Gateway: Living

Basket Brigade delivers tasty bounty for 24th straight year

Thanksgiving Basket Brigade founder David Cathers stands with some of the donated food collected during a recent Make A Difference Day event in Gig Harbor on October 30, 2016. Each basket the brigade puts together includes a turkey and pan, along with a box with about a week’s worth of food that includes everything from mashed potatoes to rice, pasta and peanut butter.
Thanksgiving Basket Brigade founder David Cathers stands with some of the donated food collected during a recent Make A Difference Day event in Gig Harbor on October 30, 2016. Each basket the brigade puts together includes a turkey and pan, along with a box with about a week’s worth of food that includes everything from mashed potatoes to rice, pasta and peanut butter. Staff file, 2016

When Gig Harbor resident David Cathers started the Thanksgiving Basket Brigade, just eight people were involved. Together, the group made 12 baskets.

Fast forward to 2016, the Basket Brigade made about 1,305 baskets. As part of Wednesday’s event at the Tacoma Narrows Airport, nearly 400 volunteers created baskets for 1,156 families.

“(It’s) just growing every year, and (we) just built it as a good community event,” Cathers said.

Some of the volunteers are members of families who have received these baskets in the past, he said.

“It’s neat to see it come full circle,” Cathers added.

The baskets include a turkey, canned corn, green beans, cranberry sauce, fruit cocktail, pasta, mac & cheese, peanut butter, and rice, all culminating into about a week’s worth of food.

The baskets are also decorated with ribbons and each come will a tag that reads: “This comes from someone who cares, all we ask is you take care of yourself well enough to do this for someone else someday.”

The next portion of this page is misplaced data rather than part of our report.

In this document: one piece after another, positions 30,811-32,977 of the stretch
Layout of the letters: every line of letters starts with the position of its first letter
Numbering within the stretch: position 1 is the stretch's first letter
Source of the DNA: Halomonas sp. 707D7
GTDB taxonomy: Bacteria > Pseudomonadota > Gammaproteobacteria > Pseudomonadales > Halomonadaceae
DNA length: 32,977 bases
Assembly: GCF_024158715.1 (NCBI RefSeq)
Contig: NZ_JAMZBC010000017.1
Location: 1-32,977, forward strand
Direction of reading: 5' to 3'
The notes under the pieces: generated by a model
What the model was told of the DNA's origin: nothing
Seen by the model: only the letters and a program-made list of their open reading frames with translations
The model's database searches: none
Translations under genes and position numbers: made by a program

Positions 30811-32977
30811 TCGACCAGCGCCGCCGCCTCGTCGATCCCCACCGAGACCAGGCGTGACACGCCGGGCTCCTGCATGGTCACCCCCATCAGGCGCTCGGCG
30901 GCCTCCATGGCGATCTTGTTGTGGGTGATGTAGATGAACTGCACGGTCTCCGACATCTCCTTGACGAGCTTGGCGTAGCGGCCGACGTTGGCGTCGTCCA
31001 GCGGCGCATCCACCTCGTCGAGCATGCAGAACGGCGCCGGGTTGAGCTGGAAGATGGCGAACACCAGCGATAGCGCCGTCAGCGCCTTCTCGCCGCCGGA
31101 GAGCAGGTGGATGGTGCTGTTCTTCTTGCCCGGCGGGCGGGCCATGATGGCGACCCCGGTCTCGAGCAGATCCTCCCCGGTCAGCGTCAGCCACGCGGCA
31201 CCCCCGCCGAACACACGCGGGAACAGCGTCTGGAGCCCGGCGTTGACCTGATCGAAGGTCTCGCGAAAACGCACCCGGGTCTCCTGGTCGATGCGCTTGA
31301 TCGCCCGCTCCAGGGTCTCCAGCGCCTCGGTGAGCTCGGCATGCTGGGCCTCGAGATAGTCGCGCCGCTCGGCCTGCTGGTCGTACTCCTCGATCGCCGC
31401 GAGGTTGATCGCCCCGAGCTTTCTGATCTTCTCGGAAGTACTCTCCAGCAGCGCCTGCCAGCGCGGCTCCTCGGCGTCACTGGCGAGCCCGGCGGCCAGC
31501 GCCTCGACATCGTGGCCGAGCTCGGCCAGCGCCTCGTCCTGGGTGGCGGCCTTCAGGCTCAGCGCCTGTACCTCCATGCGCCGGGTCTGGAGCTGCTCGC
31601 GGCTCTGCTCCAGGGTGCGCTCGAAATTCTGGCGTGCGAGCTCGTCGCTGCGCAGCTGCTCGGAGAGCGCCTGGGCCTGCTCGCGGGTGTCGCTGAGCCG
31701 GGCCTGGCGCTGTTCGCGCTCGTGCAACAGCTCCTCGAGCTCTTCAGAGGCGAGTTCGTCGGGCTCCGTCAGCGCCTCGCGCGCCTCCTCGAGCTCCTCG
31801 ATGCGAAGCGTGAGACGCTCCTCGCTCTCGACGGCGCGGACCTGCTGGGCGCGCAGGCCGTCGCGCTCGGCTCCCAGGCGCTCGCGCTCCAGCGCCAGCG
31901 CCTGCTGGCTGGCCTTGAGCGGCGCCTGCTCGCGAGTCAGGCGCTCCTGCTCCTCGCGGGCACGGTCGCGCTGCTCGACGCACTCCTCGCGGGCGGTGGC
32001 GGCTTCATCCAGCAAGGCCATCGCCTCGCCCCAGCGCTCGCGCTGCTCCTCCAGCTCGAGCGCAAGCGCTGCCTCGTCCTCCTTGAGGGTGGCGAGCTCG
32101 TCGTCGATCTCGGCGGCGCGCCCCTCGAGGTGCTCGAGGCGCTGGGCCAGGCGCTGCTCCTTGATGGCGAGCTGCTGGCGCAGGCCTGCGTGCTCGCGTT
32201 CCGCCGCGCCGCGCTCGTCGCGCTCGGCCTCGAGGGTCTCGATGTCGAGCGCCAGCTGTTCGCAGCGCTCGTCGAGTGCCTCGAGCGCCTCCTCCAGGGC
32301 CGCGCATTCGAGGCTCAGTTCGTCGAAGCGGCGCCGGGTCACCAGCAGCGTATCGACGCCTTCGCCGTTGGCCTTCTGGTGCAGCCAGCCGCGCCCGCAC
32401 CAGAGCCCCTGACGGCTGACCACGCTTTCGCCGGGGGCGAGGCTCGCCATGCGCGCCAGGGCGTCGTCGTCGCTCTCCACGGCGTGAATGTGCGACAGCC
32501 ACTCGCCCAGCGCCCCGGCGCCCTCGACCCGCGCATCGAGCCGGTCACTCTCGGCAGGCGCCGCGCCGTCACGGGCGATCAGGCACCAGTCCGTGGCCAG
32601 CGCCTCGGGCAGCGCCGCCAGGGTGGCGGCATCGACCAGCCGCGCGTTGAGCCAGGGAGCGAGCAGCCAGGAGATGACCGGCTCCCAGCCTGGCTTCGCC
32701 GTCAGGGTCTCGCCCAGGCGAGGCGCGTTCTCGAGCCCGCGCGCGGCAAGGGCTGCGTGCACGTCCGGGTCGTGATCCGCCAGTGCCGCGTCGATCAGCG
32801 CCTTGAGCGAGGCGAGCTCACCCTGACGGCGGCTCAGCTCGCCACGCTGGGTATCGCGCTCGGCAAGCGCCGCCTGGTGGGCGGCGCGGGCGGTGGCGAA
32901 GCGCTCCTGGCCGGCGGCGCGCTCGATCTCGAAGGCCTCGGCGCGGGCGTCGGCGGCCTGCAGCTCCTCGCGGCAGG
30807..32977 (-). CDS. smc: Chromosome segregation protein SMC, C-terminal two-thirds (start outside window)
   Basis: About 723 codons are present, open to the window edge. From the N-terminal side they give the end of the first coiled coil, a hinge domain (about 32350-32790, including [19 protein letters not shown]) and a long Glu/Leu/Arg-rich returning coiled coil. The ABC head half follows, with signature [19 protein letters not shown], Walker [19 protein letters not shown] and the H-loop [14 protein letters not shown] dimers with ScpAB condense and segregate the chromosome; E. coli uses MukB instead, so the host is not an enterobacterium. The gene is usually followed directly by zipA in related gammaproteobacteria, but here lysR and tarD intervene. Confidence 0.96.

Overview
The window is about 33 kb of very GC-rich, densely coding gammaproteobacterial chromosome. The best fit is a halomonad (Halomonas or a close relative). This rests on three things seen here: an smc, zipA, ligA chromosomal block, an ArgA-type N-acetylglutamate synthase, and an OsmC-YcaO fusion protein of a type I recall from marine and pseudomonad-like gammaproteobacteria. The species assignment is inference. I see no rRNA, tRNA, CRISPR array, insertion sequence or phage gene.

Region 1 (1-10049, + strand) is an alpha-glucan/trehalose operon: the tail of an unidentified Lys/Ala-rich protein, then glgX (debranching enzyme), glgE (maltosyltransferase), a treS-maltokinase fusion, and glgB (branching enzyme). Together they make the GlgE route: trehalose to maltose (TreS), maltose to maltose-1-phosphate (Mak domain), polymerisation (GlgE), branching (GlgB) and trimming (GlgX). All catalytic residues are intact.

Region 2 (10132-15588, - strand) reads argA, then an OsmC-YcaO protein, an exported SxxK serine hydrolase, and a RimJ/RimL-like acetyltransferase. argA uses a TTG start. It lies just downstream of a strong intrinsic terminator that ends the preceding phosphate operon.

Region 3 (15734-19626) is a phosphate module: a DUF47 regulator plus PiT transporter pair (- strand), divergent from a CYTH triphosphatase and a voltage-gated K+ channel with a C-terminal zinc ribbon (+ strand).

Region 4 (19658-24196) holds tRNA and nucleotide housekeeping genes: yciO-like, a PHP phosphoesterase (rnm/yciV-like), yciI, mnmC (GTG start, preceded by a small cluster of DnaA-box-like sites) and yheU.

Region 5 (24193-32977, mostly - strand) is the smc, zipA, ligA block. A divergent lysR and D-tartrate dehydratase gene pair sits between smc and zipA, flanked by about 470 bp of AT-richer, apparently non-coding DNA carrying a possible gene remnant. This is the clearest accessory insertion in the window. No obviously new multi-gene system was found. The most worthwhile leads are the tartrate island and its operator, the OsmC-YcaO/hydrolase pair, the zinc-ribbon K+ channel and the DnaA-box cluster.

Children from local schools, the Boys and Girls’ Club, Boy Scouts, Girls Scouts as well as adults help with the decorations before they are sent out.

“Most of the people helping I think get as much out of it as the people who get the baskets,” Cathers said.

The baskets going to local families were hand-delivered Wednesday, and Cathers said they try not to be seen by the families to avoid any possible embarrassment. There are times they get caught though, he said.

“That’s what keeps you coming back too, I think. Some of the experiences we’ve had with getting caught, and some of the happy tears we’ve had, and smiles we see and hugs,” he said.

Last year during the basket delivery, Cathers said one family was hard to get in contact with to give the basket because of a language barrier.

The family volunteers were trying to deliver to only spoke Spanish, so to make sure they were able to give them the basket Cathers called up an old exchange student he knew through Rotary in the 1990s who spoke Spanish.

With his help, they were able to bridge the communication gap and make sure that family received their basket.

“It was just a good thing to see and feel that someone got it,” he said.

Baskets are typically given to people within the community that have a need. This can be anything from divorce to a loss of employment or a death in the family. The Brigade doesn’t turn away any families who are signed up.

“If someone has a need or they know somebody that does, let’s get it handled and all the politics can be handled by everybody else,” Cathers said.

Baskets going to Navy and Joint Base Lewis-McChord families were put together Tuesday, and some soldiers returned to help make and deliver the baskets on Wednesday, Cathers said.

The idea for the Basket Brigade was started by Tony Robbins of the Anthony Robbins Foundation after he received similar baskets when he was young, Cathers said.

After Cathers moved to Gig Harbor, he decided to bring the program with him and it’s been growing ever since.

More information can be found at gigharborbasketbrigade.com. Both money and food can be donated to the organization from the website.

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